Basketball free throws - It's nice to see free throw games across the island. At 25 cents CAD it's great to shoot hoops when you need to kill time. I'd say basketball is probably the most popular sport in Taiwan amongst the younger generation.
Comfy busses - Some of the most comfy buses you'll ever ride in. Equipped with flat screen TVs with cable, a video game controller with plenty of selection, and a lazy boy massaging chair all for around $12 CAD each way. The Greyhound bus service in Canada is much more expensive and not very comfortable. While the transit system in Toronto is efficient but not very clean.
Racism and ignorance - This is a very touchy subject and I don't plan on offending anyone, but there is no question the Taiwanese have some issues to work out about skin color. I still find it disturbing that on a scorching hot day when I'm sweating just wearing a t-shirt and shorts Taiwanese women are wearing layers of clothes and oven like mitts so the sun doesn't hit their skin. The two explanations I've gotten are 1) they don't want their skin to turn brown as for women white skin determines ones beauty and affluence. While darker brown skin among Taiwanese is associated with hard working manual labor jobs. 2) When exposed to the sun for long periods of time, Asian peoples skin actually turns yellow, hence the derogatory term yellow people. I reckon that's just ignorance passed on from generation to generation. People of all shades are beautiful!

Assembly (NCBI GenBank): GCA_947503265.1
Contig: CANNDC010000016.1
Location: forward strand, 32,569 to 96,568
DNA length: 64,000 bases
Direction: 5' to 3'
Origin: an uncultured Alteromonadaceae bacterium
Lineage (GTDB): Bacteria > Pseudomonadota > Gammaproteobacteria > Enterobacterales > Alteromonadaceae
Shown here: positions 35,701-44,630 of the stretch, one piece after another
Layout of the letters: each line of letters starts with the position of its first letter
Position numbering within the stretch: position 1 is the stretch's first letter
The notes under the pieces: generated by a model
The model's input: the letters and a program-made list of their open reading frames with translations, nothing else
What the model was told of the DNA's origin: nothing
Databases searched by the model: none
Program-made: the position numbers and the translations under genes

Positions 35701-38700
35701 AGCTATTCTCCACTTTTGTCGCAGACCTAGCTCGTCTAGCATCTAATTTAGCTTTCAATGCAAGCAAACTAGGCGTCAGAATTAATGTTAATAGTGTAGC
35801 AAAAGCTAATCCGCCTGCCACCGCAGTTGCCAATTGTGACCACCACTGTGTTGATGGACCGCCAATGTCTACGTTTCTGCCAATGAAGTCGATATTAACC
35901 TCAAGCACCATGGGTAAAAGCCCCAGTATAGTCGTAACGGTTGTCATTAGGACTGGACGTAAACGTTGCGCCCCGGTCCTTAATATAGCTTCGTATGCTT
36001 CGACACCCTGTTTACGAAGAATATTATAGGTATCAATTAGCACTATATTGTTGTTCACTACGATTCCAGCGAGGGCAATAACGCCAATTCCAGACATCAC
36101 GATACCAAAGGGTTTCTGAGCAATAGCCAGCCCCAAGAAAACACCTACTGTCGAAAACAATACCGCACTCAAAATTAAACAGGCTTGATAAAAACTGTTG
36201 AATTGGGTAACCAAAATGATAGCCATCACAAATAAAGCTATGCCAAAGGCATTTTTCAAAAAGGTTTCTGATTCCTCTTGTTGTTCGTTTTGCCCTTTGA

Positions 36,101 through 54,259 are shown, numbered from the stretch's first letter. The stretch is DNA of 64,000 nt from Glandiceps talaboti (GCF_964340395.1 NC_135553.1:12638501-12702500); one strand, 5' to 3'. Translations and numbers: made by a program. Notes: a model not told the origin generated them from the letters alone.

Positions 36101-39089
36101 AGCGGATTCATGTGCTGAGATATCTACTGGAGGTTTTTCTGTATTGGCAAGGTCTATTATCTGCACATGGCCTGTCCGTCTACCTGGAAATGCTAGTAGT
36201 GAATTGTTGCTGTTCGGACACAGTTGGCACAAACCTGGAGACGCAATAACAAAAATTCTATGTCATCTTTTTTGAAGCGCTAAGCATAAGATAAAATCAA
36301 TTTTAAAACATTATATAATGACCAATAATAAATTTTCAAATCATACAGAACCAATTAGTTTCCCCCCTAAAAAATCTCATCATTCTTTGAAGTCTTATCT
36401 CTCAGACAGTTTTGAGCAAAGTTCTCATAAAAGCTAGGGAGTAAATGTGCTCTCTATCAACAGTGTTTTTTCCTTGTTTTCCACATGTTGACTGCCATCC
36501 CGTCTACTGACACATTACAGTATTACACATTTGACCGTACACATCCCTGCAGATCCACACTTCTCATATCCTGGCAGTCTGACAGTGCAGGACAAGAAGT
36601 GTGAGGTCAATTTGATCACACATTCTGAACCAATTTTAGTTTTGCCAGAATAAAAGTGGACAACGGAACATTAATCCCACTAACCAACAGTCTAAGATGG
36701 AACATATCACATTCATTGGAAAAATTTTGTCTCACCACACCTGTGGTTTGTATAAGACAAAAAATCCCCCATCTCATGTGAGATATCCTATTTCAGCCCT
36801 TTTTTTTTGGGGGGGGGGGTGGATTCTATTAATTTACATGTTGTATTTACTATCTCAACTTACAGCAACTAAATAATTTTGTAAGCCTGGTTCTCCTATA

Traffic Smog - Some days it's absolutely terrible. The exhaust fumes and the humidity are putrid and disgusting at times. However, Toronto in the summer isn’t much better.
A 2005 study showed about 1,700 people die annually from exposure to Toronto's air.
Crowds - A misconception people have about Taiwan is that people are everywhere and it’s crowded wherever you go. I honestly haven't really felt over crowded but the fact is Taiwan is one of the most densely populated places in the world. I suppose the only times I've feel over crowded is when I'm at a Night Market on a Friday or Saturday night. It feels like a jam-packed nightclub except without the loud music and dancing.?